The next morning, at 32 weeks and 4 days, the specialist turned up in my room with the portable ultrasound machine.  I remember thinking, “Wait, you said yesterday that you weren’t concerned, so why are you here now?”.  He scanned me, and it was much the same as the day before - good heart rates and blood flow, but minor movement and no breathing.  Again, he reached the same conclusion as before, and left.  About an hour later, Baby B had a decel, and I was rolled on my side and put on oxygen.  At this point, my OB was getting worried about the whole situation, and decided that was it, I was being delivered.  I remember thinking “wait, we wanted to get to 33 weeks, it’s still early!”, but I trusted her call.  

     I called my husband and informed him that they wanted to deliver me now.  He didn’t realize that now meant “now”, and by the time he dropped off the kids at various locations, he arrived after the delivery.  Meanwhile, I was prepped for a c-section, given some terrible tasting antacid to drink, since I had eaten lunch (a no-no for anesthesia, but we hadn’t planned on delivering today!), then rushed into the OR for delivery.  Everything was super quick, and within the same minute, doctors delivered two 3 lb. baby girls.  I didn’t hear the babies cry, and wasn’t given the babies to see or hold, so I was a little concerned.  At that point, my husband showed up, and told me that the neonatologists said the babies seemed “stunned” and not very responsive.  Both babies had very low initial APGAR scores (I think 1 and 2), and were put on CPAP right away.  Later, I was wheeled in to the NICU to see them in their isolettes- it was so hard not being able to hold them after the whole stressful pregnancy!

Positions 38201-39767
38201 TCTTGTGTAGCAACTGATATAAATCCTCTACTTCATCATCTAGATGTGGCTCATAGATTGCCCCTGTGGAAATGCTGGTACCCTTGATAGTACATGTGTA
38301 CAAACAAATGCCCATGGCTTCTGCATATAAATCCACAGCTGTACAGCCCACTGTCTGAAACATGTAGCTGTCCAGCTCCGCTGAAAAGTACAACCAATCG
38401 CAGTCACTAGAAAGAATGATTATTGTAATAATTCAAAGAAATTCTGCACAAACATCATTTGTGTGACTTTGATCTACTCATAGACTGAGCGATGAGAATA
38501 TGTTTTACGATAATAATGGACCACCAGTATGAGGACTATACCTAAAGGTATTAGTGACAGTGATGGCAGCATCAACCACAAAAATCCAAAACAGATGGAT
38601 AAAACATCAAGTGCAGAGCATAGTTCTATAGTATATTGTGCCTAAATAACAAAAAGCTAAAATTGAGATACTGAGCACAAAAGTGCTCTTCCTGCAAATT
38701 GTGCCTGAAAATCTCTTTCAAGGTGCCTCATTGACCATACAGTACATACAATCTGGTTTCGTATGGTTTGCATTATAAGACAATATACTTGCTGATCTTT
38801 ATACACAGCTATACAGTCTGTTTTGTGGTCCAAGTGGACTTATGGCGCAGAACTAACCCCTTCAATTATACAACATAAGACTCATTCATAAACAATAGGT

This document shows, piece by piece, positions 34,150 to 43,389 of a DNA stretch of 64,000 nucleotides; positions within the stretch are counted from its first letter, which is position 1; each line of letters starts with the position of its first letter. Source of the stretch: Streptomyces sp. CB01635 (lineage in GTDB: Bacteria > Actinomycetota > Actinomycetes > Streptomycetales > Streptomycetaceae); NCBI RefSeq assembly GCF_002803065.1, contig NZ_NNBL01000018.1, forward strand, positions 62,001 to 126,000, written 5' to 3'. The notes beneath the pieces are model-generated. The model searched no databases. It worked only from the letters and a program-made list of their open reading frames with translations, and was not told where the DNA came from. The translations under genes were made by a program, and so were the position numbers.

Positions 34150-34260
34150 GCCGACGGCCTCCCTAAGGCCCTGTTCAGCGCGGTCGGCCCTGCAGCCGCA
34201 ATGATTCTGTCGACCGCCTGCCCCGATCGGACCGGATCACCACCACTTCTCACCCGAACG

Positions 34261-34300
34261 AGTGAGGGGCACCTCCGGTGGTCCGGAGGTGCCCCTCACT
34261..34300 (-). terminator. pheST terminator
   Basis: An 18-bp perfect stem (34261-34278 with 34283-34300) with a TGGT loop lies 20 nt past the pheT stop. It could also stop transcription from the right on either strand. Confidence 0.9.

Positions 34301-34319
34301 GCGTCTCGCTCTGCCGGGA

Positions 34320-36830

The next morning, I got the report from the neonatologist, and thank God, both girls had perked up after their first few hours of life, and become more responsive.  At one point during the night, they thought they might have to intubate Baby A, but then she started breathing OK again with the CPAP.  After about 2 days on CPAP, they were switched to room air.  After a head ultrasound at two days of age, I was finally able to “kangaroo” them, though only one at a time.  They stayed in the NICU for only two and a half weeks to learn how to feed and gain weight.  They went home on the same day, weighing approximately 4 lbs.  And they’ve been doing amazing ever since!  Every day, when I look at them, I thank god for my miracle girls!